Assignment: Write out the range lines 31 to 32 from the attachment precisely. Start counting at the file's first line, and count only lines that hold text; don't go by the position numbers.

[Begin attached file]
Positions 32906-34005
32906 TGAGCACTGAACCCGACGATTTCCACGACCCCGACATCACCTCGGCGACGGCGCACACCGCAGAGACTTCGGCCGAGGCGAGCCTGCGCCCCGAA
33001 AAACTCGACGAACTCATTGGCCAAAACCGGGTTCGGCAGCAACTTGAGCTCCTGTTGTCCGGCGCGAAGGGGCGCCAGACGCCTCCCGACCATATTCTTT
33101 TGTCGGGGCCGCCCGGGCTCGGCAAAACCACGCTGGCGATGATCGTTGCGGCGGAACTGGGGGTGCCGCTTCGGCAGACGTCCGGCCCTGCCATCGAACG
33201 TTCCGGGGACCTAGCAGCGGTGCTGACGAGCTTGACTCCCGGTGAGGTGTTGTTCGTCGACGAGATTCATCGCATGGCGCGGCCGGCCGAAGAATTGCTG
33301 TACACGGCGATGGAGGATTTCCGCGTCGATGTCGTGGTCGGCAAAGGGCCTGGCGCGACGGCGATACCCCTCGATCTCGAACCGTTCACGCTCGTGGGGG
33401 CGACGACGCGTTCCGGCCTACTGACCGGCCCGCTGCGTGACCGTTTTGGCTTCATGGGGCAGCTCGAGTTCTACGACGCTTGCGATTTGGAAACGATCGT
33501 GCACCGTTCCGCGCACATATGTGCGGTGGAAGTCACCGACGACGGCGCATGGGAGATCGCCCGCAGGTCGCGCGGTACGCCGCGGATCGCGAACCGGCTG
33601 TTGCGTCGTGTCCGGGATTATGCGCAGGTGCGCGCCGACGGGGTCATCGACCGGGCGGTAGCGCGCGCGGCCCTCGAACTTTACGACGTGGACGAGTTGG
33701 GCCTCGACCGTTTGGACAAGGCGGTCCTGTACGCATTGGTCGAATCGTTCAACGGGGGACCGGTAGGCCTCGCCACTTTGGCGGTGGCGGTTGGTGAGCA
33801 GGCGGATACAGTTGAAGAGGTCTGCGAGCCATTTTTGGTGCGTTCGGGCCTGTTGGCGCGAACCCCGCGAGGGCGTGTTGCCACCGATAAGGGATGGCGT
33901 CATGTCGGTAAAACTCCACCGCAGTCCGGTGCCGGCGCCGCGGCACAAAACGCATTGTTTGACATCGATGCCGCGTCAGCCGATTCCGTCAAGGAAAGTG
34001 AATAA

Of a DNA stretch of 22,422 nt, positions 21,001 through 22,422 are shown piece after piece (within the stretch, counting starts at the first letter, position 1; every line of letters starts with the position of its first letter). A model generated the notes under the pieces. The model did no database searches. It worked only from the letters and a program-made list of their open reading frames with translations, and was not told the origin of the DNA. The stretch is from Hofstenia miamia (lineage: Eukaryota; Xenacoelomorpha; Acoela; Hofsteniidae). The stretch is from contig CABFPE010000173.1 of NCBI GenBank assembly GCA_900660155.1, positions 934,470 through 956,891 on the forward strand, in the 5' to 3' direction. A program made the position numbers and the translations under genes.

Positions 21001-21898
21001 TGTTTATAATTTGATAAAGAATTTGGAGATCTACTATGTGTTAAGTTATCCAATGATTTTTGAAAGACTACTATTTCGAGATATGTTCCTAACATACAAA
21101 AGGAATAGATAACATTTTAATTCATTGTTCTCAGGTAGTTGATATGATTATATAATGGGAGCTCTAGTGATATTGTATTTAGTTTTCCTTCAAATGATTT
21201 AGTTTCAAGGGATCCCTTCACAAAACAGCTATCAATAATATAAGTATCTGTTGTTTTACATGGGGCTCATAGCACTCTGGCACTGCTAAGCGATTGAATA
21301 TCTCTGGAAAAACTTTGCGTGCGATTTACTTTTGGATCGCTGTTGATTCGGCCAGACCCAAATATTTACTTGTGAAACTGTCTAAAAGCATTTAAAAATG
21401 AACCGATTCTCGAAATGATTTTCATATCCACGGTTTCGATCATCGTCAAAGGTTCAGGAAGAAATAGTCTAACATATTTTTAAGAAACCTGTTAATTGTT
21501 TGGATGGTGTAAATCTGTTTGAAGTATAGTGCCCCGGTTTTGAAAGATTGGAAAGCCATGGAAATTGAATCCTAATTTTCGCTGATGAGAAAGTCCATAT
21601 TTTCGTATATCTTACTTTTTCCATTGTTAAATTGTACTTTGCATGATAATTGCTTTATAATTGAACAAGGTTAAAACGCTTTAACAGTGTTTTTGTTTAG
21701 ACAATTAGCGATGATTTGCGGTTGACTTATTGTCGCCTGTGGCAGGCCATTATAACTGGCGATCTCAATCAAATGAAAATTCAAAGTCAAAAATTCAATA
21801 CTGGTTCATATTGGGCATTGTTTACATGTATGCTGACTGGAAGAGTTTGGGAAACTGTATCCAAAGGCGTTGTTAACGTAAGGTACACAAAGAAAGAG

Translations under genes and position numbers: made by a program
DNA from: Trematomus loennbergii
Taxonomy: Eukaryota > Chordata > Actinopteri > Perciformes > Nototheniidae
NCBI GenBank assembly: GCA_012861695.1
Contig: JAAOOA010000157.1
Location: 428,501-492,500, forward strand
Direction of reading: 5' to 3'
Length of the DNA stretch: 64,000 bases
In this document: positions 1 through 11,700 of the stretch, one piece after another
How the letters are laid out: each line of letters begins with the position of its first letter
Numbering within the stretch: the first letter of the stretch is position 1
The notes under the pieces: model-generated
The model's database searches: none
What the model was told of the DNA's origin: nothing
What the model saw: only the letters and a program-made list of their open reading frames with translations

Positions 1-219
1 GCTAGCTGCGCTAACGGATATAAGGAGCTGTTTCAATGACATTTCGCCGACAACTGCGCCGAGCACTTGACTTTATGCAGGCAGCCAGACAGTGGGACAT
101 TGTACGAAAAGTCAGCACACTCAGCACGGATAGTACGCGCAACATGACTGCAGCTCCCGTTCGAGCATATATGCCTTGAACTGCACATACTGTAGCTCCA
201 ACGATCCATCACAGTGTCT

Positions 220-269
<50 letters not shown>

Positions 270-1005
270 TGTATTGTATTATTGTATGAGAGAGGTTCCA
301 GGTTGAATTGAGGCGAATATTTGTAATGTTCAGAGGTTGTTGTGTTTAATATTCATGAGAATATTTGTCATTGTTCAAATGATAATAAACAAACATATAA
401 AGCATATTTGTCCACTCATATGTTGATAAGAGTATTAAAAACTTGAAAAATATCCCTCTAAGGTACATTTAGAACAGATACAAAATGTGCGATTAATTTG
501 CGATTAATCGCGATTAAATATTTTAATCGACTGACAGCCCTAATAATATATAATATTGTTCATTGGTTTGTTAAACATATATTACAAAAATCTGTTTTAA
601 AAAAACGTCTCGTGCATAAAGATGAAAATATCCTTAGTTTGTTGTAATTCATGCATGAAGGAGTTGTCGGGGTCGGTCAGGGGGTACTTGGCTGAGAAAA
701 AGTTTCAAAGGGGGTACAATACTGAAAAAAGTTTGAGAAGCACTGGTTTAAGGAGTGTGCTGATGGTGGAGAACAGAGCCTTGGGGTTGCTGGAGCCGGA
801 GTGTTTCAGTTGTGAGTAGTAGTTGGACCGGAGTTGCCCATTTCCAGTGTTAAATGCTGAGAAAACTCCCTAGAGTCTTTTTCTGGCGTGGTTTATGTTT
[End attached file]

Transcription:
Direction of reading: 5' to 3'
Length of the DNA stretch: 64,000 bases